For 118 years, YMCA Camp Seymour has provided life-changing, nature-based camping experiences to children from nine counties in the Puget Sound area.

According to Executive Director Liz Orgenburger, the land was donated to the YMCA in 1905 by W. W. Seymour. “A group of boys from the Tacoma YMCA came out and camped that first summer, and that’s when the magic began,” Ortenburger said. “That’s how it all started.”

Today, the camp’s Outdoor Education Program serves all four Key Peninsula schools during the school year with a curriculum “based on science programs that we’ve worked out with the state Department of Education and local teachers,” Ortenburger said. “The kids are immersed in a beautiful setting with all kinds of hands-on experiences.”

She said the camp hosts touch tanks so they can learn about creatures living in the Sound.

“They also learn about recycling through our Living Machine that recycles all of our water and uses it to irrigate our landscape. They’re learning to be the next generation of environmental stewards for Washington and beyond,” Ortenburger said.

According to Ortenburger, there are 15 naturalists on staff, all of whom live and work on site. They teach all of the classes and are very well-trained and educated in their own special areas, she said.

The summer camp program offers weeklong camping experiences to more than 300 kids from the Key Peninsula every year, Ortenburger said.

“Our resident summer camp programs are open to everyone, starting in the second grade. The kids stay in cabins with 10 other campers of similar age and two amazing counselors who are engaged and ready to make the summer fantastic for the kids,” she said.

The youngsters have “lots of opportunities to make their own decisions,” she added. “That’s critical to kids. They get to choose what they want to do individually every day, and they also decide as a cabin group what they’ll do together.

“We can see when the light bulbs in their heads go off and camp becomes a magical place. It all happens through the relationships they make with the other kids and with their counselors. All of a sudden a 10-year-old camper connects with one of our 18- to 25-year-old counselors who really cares about them. That’s where we see the child’s self-worth bloom and develop,” Ortenburger said.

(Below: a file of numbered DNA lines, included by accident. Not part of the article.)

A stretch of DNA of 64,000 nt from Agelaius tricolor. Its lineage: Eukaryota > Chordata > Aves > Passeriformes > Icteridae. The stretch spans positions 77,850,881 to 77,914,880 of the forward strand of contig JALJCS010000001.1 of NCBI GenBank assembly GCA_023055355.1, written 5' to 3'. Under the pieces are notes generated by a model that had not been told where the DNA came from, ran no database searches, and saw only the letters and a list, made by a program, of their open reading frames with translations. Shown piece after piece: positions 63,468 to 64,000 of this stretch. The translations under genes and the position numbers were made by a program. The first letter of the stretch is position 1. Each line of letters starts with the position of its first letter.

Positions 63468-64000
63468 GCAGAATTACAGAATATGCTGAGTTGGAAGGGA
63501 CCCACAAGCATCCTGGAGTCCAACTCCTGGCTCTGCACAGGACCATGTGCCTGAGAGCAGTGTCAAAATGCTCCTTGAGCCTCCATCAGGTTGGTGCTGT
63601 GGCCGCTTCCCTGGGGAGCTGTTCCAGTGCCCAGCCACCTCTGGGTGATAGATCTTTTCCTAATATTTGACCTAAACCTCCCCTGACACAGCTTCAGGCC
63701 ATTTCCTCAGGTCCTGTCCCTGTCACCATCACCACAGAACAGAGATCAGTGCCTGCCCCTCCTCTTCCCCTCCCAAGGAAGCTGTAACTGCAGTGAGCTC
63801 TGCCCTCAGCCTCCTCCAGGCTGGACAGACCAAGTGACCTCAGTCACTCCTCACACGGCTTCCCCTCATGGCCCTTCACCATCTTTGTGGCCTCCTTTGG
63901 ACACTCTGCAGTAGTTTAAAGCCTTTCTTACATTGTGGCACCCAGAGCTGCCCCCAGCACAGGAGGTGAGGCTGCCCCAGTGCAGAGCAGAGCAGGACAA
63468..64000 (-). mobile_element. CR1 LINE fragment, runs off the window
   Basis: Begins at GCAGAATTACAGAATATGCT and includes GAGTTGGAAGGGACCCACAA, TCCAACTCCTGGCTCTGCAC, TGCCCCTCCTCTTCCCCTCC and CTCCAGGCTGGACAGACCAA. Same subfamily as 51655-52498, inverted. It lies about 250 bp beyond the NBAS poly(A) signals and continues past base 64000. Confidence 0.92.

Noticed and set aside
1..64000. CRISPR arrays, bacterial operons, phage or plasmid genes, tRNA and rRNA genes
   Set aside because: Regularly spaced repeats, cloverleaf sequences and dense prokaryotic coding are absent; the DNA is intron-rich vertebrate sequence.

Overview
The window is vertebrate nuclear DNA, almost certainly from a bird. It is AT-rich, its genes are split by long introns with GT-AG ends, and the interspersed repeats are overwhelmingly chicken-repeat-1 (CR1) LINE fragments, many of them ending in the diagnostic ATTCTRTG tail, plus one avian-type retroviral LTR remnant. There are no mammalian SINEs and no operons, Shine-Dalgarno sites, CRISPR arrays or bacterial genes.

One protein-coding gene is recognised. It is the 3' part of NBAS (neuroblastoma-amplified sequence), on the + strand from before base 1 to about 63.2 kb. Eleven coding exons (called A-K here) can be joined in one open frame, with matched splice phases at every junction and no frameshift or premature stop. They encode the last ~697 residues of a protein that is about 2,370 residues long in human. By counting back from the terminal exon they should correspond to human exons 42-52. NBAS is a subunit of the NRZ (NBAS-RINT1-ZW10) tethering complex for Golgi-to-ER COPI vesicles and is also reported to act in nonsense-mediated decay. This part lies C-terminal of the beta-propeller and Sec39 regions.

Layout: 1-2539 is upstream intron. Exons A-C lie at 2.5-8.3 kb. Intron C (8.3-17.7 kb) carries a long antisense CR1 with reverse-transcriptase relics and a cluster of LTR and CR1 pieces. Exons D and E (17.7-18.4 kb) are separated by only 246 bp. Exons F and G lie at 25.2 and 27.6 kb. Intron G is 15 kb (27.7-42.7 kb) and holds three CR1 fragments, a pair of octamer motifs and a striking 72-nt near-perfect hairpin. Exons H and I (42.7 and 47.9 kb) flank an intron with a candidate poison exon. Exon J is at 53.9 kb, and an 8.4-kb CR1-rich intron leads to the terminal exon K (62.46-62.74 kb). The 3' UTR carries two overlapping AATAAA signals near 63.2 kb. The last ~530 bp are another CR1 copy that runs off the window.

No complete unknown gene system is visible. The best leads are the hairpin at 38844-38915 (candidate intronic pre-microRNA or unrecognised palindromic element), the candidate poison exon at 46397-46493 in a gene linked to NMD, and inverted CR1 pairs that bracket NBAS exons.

Denise Ohlson teaches fourth and fifth grades at Evergreen Elementary and has been involved with Camp Seymour’s programs for about 10 years.

“We go for three days and two nights every school year,” she said. “They’re a Key Pen camp and we’re a Key Pen school and what they have there is so valuable to our kids. They get hands-on science experiences in camp that stick with them for their entire lives,” Ohlson said.

Once the youngsters have had a Camp Seymour experience, Ohlson said, “they really become stewards of the Key Peninsula. They see it as their place. They’re really concerned about things like water quality and keeping our salt water and estuaries clean.”

It’s a partnership that involves the entire community, she said. “It’s not just kids learning skills, but it’s also making our area thrive,” she said

Ohlson credits organizations like the KGI partnership, Harbor WildWatch, Peninsula Light, Angel Guild, Longbranch Improvement Club and the local school PTAs with helping make Camp Seymour’s programs such a success.

“All those organizations add to the effort and we’re incredibly grateful to them for their support,” Ohlson said.

“Camp Seymour changes lives,” Ortenburger added. “And it’s right here in our backyard, close to home.”

This year’s summer camp continues through the end of August. Registrations are taken all summer long. To learn more or to schedule a tour, call (253) 884-3392 or visit campseymour.org.

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